Cyber Security And Urban Affairs Interim Charges
The 84th Texas Legislative Session came to an end last year. However, the interim period remains busy as Texas House members carry out their duties in their respective committees. The Speaker of the House assigns each committee interim charges which outline the policy objectives for each committee and allows a closer look at issues affecting our state. As the Vice-Chair of the Texas House Urban Affairs committee, myself and the other members were tasked to look at the following issues/interim charges. A looming issue is cybersecurity. The House Committee on Urban Affairs will review the following:
1. Study the effectiveness and efficiency of current programs in Texas as well as best practices to determine how to decrease the risk and mitigate the impact of wildfires, floods, and other natural hazards in the wildland-urban interface. Examine the duties, performance, and jurisdictions of water districts, municipalities, Emergency Services Districts, other similar districts, and state offices like the Fire Marshal and Extension Services. Evaluate current regulations and identify best practices. Recommend approaches for hazard mitigation and response to natural disasters. (Joint charge with the House Committee on County Affairs)
2. Identify and address potential gaps in cities’ cybersecurity policy and ensure that personal information held by cities and other municipal entities is secure.
3. Examine whether changes are needed to the Texas Department of Housing and Community Affairs’s (TDHCA) low-income tax credit program to ensure compliance with the U.S. Supreme Court’s decision in Texas Department of Housing and Community Affairs et al. v. Inclusive Communities Project, Inc., et al. on fair housing in Texas.
4. Review existing housing programs and policies in Texas to determine how to best comply with the U.S. Department of Housing and Urban Development’s new Affirmatively Furthering Fair Housing Rules.
5. Monitor and evaluate the availability of low-income housing in the State of Texas. Identify best practices to ensure that the agencies and local providers receiving state or federal funds for low-income housing are maximizing the number of units of housing available to Texans who need this program.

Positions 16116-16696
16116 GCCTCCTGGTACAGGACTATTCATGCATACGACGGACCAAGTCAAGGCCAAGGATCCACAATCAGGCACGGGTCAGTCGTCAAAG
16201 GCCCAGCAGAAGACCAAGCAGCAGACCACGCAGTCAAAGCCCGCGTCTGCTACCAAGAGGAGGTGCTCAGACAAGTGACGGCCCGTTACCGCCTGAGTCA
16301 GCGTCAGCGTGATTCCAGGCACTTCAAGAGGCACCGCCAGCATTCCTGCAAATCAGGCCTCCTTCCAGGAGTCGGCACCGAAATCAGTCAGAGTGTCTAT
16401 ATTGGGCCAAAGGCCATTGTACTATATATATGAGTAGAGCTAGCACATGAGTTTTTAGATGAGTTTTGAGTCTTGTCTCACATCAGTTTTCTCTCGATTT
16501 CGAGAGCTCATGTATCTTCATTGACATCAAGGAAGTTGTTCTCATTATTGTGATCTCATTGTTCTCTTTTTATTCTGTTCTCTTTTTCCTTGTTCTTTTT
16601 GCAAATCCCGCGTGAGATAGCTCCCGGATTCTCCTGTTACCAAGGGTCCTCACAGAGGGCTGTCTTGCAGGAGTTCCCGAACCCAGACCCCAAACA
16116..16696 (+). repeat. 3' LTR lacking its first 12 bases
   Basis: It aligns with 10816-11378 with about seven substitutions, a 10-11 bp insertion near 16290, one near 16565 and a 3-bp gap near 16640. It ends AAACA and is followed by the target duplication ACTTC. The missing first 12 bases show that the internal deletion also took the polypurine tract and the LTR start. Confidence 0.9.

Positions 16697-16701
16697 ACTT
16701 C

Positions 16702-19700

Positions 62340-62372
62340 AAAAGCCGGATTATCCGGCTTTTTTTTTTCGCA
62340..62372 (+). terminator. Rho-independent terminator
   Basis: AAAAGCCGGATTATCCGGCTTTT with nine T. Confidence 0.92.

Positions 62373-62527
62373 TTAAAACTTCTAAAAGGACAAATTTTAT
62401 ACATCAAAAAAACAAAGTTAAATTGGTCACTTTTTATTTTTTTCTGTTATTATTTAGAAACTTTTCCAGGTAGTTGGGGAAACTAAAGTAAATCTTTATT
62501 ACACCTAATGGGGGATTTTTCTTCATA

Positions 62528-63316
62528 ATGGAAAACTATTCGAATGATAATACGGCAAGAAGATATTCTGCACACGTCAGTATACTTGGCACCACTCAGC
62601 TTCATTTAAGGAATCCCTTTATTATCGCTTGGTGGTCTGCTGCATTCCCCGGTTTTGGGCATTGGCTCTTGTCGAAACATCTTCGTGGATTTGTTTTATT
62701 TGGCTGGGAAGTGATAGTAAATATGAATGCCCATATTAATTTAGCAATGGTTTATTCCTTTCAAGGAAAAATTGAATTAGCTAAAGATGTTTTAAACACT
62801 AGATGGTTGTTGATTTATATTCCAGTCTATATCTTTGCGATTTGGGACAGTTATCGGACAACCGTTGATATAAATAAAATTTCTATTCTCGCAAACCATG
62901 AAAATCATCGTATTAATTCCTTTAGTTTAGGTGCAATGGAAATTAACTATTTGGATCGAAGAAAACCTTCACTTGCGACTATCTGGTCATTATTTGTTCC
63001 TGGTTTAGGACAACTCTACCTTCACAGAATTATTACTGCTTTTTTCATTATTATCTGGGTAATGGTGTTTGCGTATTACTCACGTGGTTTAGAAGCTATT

6. Investigate the operation and regulation, including a review of standards, monitoring, and enforcement, of boarding homes in municipalities and unincorporated areas of counties. Identify communities that have adopted local standards, and review procedures for investigating and closing unlicensed facilities that are providing services which require state licensure. (Joint charge with the House Committee on Human Services)
7. Conduct legislative oversight and monitoring of the agencies, including the Texas Department of Housing and Community Affairs, and programs under the committee’s jurisdiction and the implementing of relevant legislation passed by the 84th Legislature. In conducting this oversight, the committee should:
a. consider any reforms to state agencies to make them more responsive to Texas taxpayers and citizens;
b. identify issues regarding the agency or its governance that may be appropriate to investigate, improve, remedy, or eliminate;
c. determine whether an agency is operating in a transparent and efficient manner; and d. identify opportunities to streamline programs and services while maintaining the mission of the agency and its programs.
Last week, a hearing was held on Interim Charge #2 – examining the issue of cybersecurity in cities. Cybersecurity experts from a variety of public and private sectors testified. The field of cybersecurity acknowledges the importance of protecting sensitive data and infrastructure, particularly on the state and local levels. Dr. Gregory White, one of the panel witnesses and the director of the University of Texas at San Antonio Center for Infrastructure Assurance and Security (CAIS), emphasized that communities can be impacted by cyber events in two ways: first, the computer hardware or software can malfunction; second, the hardware or software can be compromised by outside cyber-attacks. There have been several cyber-attacks on major U.S. organizations within the last few years. These cyber-attacks are important to be aware of because they have the potential to directly impact infrastructure and services that our district relies upon. Additionally, there is a growing need for the workforce in the cybersecurity field in Texas. By being aware of these cyber threats, staying informed and working together, we can address these concerns as more and more of our city infrastructure and services relies upon computer systems, such as traffic control systems, street lighting, public transportation, and other similar systems.
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If you have questions regarding any of the information mentioned in this week’s article, please do not hesitate to call my Capitol or District Office. Please always feel free to contact my office if you have any questions or issues regarding a Texas state agency, or if you would like to contact my office regarding constituent services. As always, my offices are available at any time to assist with questions, concerns or comments (Capitol Office, 512-463-0672; District Office, 361-949-4603).
– State Representative Todd Hunter, District 32
Rep. Hunter represents Nueces (Part) County. He can be contacted at firstname.lastname@example.org or at 512-463-0672.